The purpose of this paper is to explore the development of the common law test for asserting criminal jurisdiction over financial crimes. Historically, the British courts at the turn of the twentieth century strongly advocated the territoriality principle to strictly limit the assumption of criminal jurisdiction to crimes which occurred entirely within the jurisdiction. With the rapid advance of telecommunications technologies during the latter half of the century, such a narrow approach to jurisdiction became unworkable, as the majority of financial crimes assumed multi‐jurisdictional aspects.
This paper traces the gradual liberalization of criminal jurisdiction over financial crime within the common law until the eventual emergence of the much more permissive comity theory of jurisdiction, which sanctions the assumption of criminal jurisdiction over any conduct which causes harmful consequences or effects in the territory of the country seeking to prosecute an accused.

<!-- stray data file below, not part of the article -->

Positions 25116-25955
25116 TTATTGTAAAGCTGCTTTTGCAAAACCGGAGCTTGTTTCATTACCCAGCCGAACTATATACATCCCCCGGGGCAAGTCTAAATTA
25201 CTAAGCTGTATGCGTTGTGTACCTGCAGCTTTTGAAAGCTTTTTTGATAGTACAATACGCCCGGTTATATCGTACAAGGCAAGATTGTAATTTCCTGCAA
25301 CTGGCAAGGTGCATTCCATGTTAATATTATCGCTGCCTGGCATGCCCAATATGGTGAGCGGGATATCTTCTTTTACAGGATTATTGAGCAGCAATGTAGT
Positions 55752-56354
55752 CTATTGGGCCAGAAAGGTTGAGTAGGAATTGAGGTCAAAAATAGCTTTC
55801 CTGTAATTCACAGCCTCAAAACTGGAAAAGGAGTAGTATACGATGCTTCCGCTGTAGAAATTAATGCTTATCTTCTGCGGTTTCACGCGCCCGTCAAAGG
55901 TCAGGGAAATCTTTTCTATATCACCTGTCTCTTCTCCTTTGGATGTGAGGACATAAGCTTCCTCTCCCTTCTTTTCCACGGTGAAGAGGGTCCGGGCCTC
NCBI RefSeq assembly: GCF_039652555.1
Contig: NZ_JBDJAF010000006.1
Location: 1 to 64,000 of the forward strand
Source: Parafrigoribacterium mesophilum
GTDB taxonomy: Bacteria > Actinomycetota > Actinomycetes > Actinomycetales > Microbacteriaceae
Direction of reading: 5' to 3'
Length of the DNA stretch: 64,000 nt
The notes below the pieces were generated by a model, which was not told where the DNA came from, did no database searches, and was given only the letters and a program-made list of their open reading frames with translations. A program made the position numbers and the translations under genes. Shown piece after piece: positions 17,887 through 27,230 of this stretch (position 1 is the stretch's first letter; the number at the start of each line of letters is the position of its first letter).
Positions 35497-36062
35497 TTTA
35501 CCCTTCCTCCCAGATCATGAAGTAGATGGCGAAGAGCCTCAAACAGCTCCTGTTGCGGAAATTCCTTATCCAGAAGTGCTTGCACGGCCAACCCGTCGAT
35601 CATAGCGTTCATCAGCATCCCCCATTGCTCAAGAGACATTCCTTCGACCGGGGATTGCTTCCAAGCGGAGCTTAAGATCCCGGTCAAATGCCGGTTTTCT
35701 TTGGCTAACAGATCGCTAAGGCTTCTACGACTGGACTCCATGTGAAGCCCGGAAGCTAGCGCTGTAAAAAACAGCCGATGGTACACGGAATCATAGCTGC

While this is a welcome and necessary development in an age of global money laundering and organized crime, it is argued in this paper that unless a consistent and rational manner of prioritizing the claims of competing jurisdictions over the same criminal conduct is adopted, there is a risk that the first jurisdiction to be in a position to make an arrest may not necessarily be the correct or most appropriate one. As the double jeopardy principle operates to bar multiple prosecutions for the same criminal conduct, it is recommended that the doctrine of forum non conveniens, a familiar and developed concept in civil law, be applied to criminal prosecutions to maximize prosecutorial efficiency.
The paper is of value in discussing factors to be considered by law enforcement agencies in determining the most prudent sequence of legal proceedings that may be brought in different jurisdictions.
Hodgson, T.W. (2008), "From famine to feast: The prosecution of multi‐jurisdictional financial crime in the electronic age", Journal of Financial Crime, Vol. 15 No. 3, pp. 320-337. https://doi.org/10.1108/13590790810882900
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